Adelson had a few ventures, some of which were successful. However, he did lose a fortune — twice, reported The New Yorker in 2008. Despite his losses, Adelson's tenacity never wore thin. In his mid-30s, Adelson's net worth was around $5 million. Today, his net worth is closer to $30 billion.

8. Sergey Brin: Innovative

Google founders Sergey Brin and Larry Page met when they were students at Stanford University in 1995.

Larry and I] experimented with a variety of things," said Brin in a video posted by Stanford. "We had some shared interests. Larry had this crazy idea that he was going to download all the links on the web and then do something with them; it wasn't entirely clear what. We did find that there were great applications. And one of them was search, which eventually became Google."

Brin and Page's innovation was the forefront of their motivation to succeed — and it paid off. Today, Brin is worth nearly $40 billion, according to Forbes.

9. Jeff Bezos: Courageous

Amazon founder — and fellow innovator — Jeff Bezos once said his willingness to fail makes him a successful innovator, which is a brave admission from the founder of one of the world’s most forward-thinking companies.

“Without a willingness to fail, you cannot innovate because most innovations won’t work," said Bezos, according to GeekWire. "...for the big innovation, you have to be willing to fail. Every startup company faces that."

10. Donald Trump: Passionate

If you want to achieve billionaire status, you better be passionate about your goals — like presidential candidate and businessman Donald Trump.

“Without passion, you don’t have energy, and without energy, you have nothing!” tweeted Trump in 2014, who also added that this is just one more of his "totally brilliant quotes," so "use it well."

11. George Soros: Impulsive

With a net worth of about $25 billion, George Soros is arguably one of today's most successful investors and business magnates. But compared with other rich investors, Soros seems to be more impulsive. In fact, he's admitted that a back pain once influenced his investing decisions.

"I rely a great deal on animal instincts," wrote Soros in his book, "Soros on Soros." "When I was actively running the Fund, I suffered from backache. I used the onset of acute pain as a signal that there was something wrong in my portfolio. The backache didn't tell me what was wrong ... but it did prompt me to look for something amiss when I might not have done so otherwise."

Soros added relying on signs of back pain "is not the most scientific way to run a portfolio," but there's a bigger takeaway from this experience: Sometimes, you just have to go with your gut — or, in this case, back.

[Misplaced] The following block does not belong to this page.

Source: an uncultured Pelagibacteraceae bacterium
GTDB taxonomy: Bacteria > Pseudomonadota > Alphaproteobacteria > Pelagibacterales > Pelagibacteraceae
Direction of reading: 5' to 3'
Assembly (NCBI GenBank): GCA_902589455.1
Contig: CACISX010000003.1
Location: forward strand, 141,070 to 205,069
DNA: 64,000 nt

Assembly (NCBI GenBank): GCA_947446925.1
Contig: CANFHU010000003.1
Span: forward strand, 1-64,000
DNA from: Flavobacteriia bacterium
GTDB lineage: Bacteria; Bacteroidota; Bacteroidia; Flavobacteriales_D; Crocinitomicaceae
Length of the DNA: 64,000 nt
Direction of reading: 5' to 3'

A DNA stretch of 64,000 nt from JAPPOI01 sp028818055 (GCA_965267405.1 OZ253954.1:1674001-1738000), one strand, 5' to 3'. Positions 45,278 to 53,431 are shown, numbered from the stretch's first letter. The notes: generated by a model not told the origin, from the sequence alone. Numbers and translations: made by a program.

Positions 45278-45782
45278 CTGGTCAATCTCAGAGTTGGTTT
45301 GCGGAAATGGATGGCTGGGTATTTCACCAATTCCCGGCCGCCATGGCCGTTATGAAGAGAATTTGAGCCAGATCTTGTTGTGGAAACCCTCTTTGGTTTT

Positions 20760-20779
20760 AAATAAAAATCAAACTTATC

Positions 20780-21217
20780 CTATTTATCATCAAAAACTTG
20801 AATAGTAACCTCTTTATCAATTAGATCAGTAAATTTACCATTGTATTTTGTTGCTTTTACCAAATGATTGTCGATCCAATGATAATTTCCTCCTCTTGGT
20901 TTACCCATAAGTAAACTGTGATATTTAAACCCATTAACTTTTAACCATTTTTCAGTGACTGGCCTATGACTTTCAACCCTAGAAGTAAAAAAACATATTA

12. Carl Icahn: Competitive

Carl Icahn, a billionaire investor, exhibited his competitive nature early on in life, which likely helped him amass a net worth of about $17 billion, according to Forbes.

To pay for room and board during college, Icahn joined a poker game. Although the other players cleaned him out at first, he bounced back.

“I read three books on poker in two weeks, and after that I was 10 times better than any of them,” Icahn told fellow billionaire Tony Robbins, as reported by Business Insider. “To me, it was a big game, big stakes. Every summer I won about $2,000, which was like $50,000 back in the '50s."

13. Steve Ballmer: Detail-Oriented

According to one of his former co-workers, Steve Ballmer “is a master of precision questioning to analyze and get to the root issues of any problem whether it is business or technology related.”

This kind of detail-oriented critical thinking and problem solving helped Ballmer break down flawed conclusions and build one of the greatest software companies in the world: Microsoft, where he once served as CEO.

14. Phil Knight: Determined

Nike co-founder Phil Knight started with a niche product and brought it mainstream by recognizing a market opportunity, reports Inc. With an initial investment of just $1,000, Knight sold his shoes from the back of a station wagon to local runners and eventually grew the company, which has a market cap of more than $100 billion, according to Forbes.

15. Michael Dell: Confident

Dell CEO and founder Michael Dell became the youngest-ever CEO of a Fortune 500 company in 1992, according to the Dell website. He founded the company in 1984 when he was only 19 years old — and with only $1,000.

“You don’t have to be a genius or a visionary or even a college graduate to be successful," Dell has been quoted saying, demonstrating his confidence. "You just need a framework and a dream.”

16. Charlie Ergen: Tough

Charlie Ergen, co-founder and CEO of DISH, is a pioneer in satellite broadcasting — and has a reputation as a tough boss. However, he's aware of his rep and has no problems defending it.

"I think I'm a really easy guy to work for and with — if you're a high achiever and you want to achieve something," Ergen said in a 2015 "Titans at the Table" interview. "If you just want a job, you're probably not going to like it too much [at DISH]."